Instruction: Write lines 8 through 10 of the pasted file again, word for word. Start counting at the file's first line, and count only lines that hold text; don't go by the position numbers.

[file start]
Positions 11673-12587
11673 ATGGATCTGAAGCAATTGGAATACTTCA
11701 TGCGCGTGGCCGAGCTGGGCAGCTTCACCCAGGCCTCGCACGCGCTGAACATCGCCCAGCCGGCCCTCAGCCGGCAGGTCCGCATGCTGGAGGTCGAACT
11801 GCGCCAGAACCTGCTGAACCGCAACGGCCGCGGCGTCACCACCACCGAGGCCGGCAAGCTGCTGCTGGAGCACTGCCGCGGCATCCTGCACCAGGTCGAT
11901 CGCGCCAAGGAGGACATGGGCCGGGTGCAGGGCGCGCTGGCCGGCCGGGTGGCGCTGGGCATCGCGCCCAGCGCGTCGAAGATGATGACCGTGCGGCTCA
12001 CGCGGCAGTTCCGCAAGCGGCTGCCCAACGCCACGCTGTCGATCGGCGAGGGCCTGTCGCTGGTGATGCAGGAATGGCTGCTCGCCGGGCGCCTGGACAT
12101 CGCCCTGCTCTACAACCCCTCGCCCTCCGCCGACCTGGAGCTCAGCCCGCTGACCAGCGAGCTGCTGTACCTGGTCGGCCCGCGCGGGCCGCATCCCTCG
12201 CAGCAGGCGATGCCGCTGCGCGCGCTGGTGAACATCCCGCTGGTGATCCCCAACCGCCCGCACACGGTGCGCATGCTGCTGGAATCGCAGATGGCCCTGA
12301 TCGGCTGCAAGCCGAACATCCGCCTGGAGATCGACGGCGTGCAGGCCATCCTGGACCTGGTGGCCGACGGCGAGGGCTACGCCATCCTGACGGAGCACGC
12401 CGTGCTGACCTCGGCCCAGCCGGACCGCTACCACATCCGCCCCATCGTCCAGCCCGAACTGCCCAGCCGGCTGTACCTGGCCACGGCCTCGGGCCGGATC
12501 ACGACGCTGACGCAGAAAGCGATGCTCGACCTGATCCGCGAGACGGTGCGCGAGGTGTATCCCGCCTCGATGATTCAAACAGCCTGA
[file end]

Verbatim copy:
12201 CAGCAGGCGATGCCGCTGCGCGCGCTGGTGAACATCCCGCTGGTGATCCCCAACCGCCCGCACACGGTGCGCATGCTGCTGGAATCGCAGATGGCCCTGA
12301 TCGGCTGCAAGCCGAACATCCGCCTGGAGATCGACGGCGTGCAGGCCATCCTGGACCTGGTGGCCGACGGCGAGGGCTACGCCATCCTGACGGAGCACGC
12401 CGTGCTGACCTCGGCCCAGCCGGACCGCTACCACATCCGCCCCATCGTCCAGCCCGAACTGCCCAGCCGGCTGTACCTGGCCACGGCCTCGGGCCGGATC